The Cloud Native Computing Foundation’s flagship conference gathers adopters and technologists from leading open source and cloud native communities in San Diego, California from November 18-21, 2019. Join Kubernetes, Prometheus, Envoy, CoreDNS, containerd, Fluentd, OpenTracing, gRPC, rkt, CNI, Jaeger, Notary, TUF, Vitess, NATS, Linkerd, Helm, Rook, Harbor, etcd, Open Policy Agent, CRI-O, and TiKV as the community gathers for four days to further the education and advancement of cloud native computing. Learn more and register!

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Kitze Medium

GitHub stars won’t pay your rent

Kitze shared this somewhat controversial story of Sizzy — from struggling open source project to successful product launch and charging money. It’s important to hear more stories like this because not all of the roads of open source are paved with gold. Honestly, it felt kind of shitty to delete the repository and unpin the project from my profile. I hated the feeling but I had to shrug it off. I had to convince myself that I’m not doing anything wrong. The app was serving a lot of people for 2.5 years, and I rarely got any contributions. It was time to get real and think about what matters. Oh, here we go… I’m gonna mention the M word and lose a ton of readers at this point. Money. Money matters. Kitze also made an appearance on JS Party #72: LIVE from React Amsterdam.

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JSON json.pizza

Here, try some JSON.pizza (yes you read that correctly) 🍕

{ "How to use": "Paste your JSON here and press Ctrl+Enter to format!", "Help": "Check the console for errors if it fails to parse.", "Themes": "Toggle dark/light theme with Ctrl+B", "Share": "Print a shareable URL to the console with Ctrl+L", "Source": "View the source on GitHub at https://github.com/kritzware/json", "Info": "Press Ctrl+I at anytime for a reminder of these instructions" } Built with Nuxt.js.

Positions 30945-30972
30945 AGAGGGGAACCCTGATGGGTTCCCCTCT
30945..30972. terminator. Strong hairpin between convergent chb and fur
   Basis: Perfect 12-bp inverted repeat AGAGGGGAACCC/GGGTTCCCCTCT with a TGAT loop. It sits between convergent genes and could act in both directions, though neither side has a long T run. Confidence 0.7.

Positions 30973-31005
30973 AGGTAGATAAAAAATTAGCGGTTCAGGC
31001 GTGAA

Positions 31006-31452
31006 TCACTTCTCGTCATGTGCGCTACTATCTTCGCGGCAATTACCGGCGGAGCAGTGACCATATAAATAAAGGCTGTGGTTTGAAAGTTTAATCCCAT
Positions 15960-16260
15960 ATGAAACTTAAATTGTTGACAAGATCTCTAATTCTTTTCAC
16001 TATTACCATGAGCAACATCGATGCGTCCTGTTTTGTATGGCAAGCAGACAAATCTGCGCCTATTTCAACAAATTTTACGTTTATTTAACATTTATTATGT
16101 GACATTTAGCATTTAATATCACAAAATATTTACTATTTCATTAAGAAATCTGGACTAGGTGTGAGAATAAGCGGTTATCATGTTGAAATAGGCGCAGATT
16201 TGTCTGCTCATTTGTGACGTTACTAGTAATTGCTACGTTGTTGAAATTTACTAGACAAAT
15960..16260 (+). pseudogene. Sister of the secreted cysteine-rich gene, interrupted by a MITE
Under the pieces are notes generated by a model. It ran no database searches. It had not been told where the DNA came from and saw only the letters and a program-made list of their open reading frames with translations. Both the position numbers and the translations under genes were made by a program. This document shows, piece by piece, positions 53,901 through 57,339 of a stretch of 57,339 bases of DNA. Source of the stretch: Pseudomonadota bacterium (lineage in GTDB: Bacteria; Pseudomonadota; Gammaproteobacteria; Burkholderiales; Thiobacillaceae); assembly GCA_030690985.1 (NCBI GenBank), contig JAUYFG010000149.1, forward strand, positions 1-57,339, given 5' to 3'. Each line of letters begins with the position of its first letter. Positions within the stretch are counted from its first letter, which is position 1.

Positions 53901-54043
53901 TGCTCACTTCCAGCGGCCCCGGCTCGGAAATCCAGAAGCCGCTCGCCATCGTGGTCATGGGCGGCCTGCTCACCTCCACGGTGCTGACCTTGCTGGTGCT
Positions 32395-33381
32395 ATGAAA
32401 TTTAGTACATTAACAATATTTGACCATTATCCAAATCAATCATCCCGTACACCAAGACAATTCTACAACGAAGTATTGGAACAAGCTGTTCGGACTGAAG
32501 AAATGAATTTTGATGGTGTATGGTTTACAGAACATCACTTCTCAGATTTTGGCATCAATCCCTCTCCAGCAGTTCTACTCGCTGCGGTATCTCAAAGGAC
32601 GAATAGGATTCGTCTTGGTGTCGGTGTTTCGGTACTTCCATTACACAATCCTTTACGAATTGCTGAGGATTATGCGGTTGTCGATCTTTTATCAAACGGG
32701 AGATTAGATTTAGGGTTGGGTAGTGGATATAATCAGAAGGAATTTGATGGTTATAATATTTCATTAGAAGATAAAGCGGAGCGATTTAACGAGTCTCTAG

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Julia Evans jvns.ca

Not getting your work recognized? Brag about it.

Most people are modest about their contributions in the workplace. We also forget how important our contributions are. Then, when it comes time for recognition, you’ve forgotten, others didn’t notice because they don’t understand all the details and moving parts, and work just moves on. What do you do if/when your work goes unnoticed? Here’s what Julia Evans suggests… Instead of trying to remember everything you did with your brain, maintain a “brag document” that lists everything so you can refer to it when you get to performance review season! This is a pretty common tactic – when I started doing this I mentioned it to more experienced people and they were like “oh yeah, I’ve been doing that for a long time, it really helps”. Where I work we call this a “brag document” but I’ve heard other names for the same concept like “hype document” or “list of stuff I did” :). BONUS — Julia included a basic template for a brag document at the end of the post.

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Raspberry Pi cutiepi.io

A complete Raspberry Pi in a tablet form factor

CutiePi is a good name for this device. It sure is cute! We believe in open source, and we believe people should have control over the technology they use. Everything you see here is open source – schematics, PCB, drivers, firmware, UI, everything. It’s still early (no pricing, for example), but they’re shooting for a release before 2019 is out.

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Jef Spaleta blog.sensu.io

How Kubernetes works